ADVERTISEMENT
2 /3 FREE ARTICLES LEFT THIS MONTH Remaining
Chemistry matters. Join us to get the news you need.

If you have an ACS member number, please enter it here so we can link this account to your membership. (optional)

ACS values your privacy. By submitting your information, you are gaining access to C&EN and subscribing to our weekly newsletter. We use the information you provide to make your reading experience better, and we will never sell your data to third party members.

ENJOY UNLIMITED ACCES TO C&EN

Business

Genomatica, Aquafil partner for biobased nylon

Companies aim for an economically sound fermentation route to caprolactam

by Melody M. Bomgardner
January 23, 2018

[+]Enlarge
Credit: genlbee/Flickr
Genomatica and Aquafil hope to modernize production of nylon 6 by using genetically engineered microbes.
Credit: genlbee/Flickr
Genomatica and Aquafil hope to modernize production of nylon 6 by using genetically engineered microbes.

Biobased chemicals firm Genomatica has inked a multiyear deal with Aquafil, an Italian producer of nylon 6 fiber, to develop a commercial process for sustainable nylon. Aquafil will license Genomatica’s technology to make the nylon raw material caprolactam from sugar via fermentation with genetically modified microbes.

Genomatica first disclosed it had routes to biobased caprolactam in 2014. The company holds several patents on genetically engineered pathways for a family of biopolymer intermediates that also includes adipic acid and hexamethylenediamine, raw materials for nylon 6,6.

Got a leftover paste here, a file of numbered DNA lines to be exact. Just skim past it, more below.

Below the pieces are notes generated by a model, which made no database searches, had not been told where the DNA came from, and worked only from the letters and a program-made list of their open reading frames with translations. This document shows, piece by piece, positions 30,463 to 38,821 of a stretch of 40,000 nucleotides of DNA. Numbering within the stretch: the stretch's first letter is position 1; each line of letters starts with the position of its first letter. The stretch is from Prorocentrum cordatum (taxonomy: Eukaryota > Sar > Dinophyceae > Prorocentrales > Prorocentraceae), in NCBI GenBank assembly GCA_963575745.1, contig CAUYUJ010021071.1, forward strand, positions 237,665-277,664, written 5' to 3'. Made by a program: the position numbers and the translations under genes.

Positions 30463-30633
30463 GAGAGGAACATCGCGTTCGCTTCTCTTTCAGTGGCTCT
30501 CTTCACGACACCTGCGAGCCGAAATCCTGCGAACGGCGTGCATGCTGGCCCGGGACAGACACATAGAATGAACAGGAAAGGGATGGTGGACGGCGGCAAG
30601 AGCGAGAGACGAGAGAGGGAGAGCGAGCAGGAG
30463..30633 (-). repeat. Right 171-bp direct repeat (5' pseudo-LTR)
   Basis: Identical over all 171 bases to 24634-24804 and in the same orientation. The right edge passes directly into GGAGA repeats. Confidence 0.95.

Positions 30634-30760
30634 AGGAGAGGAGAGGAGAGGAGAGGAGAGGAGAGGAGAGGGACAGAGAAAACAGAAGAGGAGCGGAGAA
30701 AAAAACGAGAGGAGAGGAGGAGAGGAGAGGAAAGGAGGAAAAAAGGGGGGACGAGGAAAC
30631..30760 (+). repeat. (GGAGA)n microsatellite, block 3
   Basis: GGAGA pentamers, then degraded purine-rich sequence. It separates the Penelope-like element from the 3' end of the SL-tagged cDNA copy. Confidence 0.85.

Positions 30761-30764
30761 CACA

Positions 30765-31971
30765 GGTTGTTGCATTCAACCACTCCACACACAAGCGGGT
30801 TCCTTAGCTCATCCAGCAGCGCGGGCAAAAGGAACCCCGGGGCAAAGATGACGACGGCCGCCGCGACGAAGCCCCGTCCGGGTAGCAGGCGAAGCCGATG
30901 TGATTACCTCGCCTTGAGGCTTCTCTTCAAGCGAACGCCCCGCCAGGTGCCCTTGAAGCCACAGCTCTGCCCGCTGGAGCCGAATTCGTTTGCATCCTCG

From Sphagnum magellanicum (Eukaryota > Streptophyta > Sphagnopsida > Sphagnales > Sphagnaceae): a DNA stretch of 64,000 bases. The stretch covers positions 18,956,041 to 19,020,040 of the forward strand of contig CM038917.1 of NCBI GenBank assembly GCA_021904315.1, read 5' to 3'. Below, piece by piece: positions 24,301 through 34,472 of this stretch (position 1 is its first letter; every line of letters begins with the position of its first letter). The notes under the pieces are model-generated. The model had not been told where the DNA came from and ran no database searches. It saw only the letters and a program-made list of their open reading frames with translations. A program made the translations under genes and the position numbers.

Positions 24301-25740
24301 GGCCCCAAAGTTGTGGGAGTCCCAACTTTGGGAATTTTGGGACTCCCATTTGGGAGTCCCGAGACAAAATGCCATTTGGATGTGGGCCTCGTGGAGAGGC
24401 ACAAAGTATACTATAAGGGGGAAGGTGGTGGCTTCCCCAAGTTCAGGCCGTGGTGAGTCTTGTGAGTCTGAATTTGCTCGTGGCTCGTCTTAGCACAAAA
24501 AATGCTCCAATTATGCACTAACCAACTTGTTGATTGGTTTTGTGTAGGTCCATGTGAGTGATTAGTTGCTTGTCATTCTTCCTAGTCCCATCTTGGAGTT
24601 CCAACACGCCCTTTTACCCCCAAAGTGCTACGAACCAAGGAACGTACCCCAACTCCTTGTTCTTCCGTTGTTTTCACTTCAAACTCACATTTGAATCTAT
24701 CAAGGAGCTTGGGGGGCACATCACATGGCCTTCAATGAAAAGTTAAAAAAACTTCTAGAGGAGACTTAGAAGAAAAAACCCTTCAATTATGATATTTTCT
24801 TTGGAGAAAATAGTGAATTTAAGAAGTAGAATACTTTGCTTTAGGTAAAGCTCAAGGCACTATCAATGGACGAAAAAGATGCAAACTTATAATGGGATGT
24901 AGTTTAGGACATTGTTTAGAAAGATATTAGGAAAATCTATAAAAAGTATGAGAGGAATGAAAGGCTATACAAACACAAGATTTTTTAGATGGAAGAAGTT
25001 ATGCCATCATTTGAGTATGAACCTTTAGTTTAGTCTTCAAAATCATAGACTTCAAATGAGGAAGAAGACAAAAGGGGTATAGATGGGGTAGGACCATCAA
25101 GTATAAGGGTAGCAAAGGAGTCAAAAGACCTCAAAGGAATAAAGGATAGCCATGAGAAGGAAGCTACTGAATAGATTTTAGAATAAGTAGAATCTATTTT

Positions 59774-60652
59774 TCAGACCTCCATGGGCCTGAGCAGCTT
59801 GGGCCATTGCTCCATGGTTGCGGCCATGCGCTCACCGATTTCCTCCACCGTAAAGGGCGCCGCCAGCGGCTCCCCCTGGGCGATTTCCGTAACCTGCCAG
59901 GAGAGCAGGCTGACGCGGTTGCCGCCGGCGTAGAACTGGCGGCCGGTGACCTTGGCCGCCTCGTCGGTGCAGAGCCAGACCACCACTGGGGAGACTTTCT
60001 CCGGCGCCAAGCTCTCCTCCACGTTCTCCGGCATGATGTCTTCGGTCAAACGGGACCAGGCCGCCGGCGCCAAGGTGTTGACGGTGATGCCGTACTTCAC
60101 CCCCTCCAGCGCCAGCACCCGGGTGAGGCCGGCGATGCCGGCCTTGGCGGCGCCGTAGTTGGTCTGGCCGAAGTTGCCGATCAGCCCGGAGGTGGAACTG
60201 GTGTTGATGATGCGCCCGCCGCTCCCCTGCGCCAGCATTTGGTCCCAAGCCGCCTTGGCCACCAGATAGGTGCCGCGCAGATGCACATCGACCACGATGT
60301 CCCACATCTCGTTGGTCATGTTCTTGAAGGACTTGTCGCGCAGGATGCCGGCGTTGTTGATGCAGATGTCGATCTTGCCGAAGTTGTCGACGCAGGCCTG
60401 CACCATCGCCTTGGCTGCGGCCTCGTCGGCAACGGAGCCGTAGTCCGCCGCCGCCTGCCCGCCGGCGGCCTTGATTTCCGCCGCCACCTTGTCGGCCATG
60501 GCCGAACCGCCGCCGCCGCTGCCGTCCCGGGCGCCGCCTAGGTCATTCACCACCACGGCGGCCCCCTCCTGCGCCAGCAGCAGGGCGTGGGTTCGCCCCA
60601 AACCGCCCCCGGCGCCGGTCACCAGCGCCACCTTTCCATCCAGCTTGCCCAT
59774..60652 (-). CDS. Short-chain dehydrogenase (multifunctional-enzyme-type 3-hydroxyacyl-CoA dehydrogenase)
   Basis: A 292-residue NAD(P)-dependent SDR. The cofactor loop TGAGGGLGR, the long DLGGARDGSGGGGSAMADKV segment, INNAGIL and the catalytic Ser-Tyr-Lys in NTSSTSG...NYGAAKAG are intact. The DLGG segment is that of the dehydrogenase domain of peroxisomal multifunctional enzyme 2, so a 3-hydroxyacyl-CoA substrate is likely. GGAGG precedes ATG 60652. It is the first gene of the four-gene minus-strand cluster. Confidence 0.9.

Aquafil says its customers in the sportswear, fashion, and carpet industries are very interested in sustainable nylon. The company currently sells a nylon 6 fiber called Econyl, made from preconsumer scrap nylon and other waste products such as abandoned fishing nets.

“We aim to be a leader of sustainability for nylon, and we are excited by the opportunity to be the first to bring the benefits of this new technology to our customers,” says Aquafil CEO Giulio Bonazzi.

Traditional chemical firms such as Fibrant and AdvanSix make caprolactam from benzene, derived from crude oil. Genomatica and Aquafil point out that 5 million tons of the intermediate are produced each year. They say they aim to create a low-cost process that can work in smaller-scale plants.

Another fiber maker, Invista, has been working with renewable chemicals firm LanzaTech since 2012 on a fermentation route to butadiene, a starting material for hexamethylenediamine. In 2015, the companies reaffirmed their partnership but said the process was still at an early stage.

Genomatica earlier licensed technology for another biobased chemical, 1,4-butanediol (BDO), to BASF and Novamont. The two firms now produce bio-BDO in commercial quantities for use in making elastic fibers and other products.

Advertisement
X

Article:

This article has been sent to the following recipient:

Leave A Comment

*Required to comment